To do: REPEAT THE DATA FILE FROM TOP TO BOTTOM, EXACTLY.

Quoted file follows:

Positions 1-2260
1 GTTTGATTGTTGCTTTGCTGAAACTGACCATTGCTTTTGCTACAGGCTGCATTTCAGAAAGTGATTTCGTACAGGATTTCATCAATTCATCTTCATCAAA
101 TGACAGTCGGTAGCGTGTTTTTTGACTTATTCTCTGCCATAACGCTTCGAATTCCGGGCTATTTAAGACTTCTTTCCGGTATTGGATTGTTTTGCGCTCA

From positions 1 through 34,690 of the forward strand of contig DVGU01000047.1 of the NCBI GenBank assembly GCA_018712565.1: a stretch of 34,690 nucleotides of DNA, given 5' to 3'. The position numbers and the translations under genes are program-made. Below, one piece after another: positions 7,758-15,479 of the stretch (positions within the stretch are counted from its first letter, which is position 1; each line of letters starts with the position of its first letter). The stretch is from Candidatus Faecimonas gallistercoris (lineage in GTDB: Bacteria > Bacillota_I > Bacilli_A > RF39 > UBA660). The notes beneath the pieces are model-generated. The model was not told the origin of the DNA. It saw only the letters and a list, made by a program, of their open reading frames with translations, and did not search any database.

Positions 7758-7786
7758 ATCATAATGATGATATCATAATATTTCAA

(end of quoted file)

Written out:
Positions 1-2260
1 GTTTGATTGTTGCTTTGCTGAAACTGACCATTGCTTTTGCTACAGGCTGCATTTCAGAAAGTGATTTCGTACAGGATTTCATCAATTCATCTTCATCAAA
101 TGACAGTCGGTAGCGTGTTTTTTGACTTATTCTCTGCCATAACGCTTCGAATTCCGGGCTATTTAAGACTTCTTTCCGGTATTGGATTGTTTTGCGCTCA

From positions 1 through 34,690 of the forward strand of contig DVGU01000047.1 of the NCBI GenBank assembly GCA_018712565.1: a stretch of 34,690 nucleotides of DNA, given 5' to 3'. The position numbers and the translations under genes are program-made. Below, one piece after another: positions 7,758-15,479 of the stretch (positions within the stretch are counted from its first letter, which is position 1; each line of letters starts with the position of its first letter). The stretch is from Candidatus Faecimonas gallistercoris (lineage in GTDB: Bacteria > Bacillota_I > Bacilli_A > RF39 > UBA660). The notes beneath the pieces are model-generated. The model was not told the origin of the DNA. It saw only the letters and a list, made by a program, of their open reading frames with translations, and did not search any database.

Positions 7758-7786
7758 ATCATAATGATGATATCATAATATTTCAA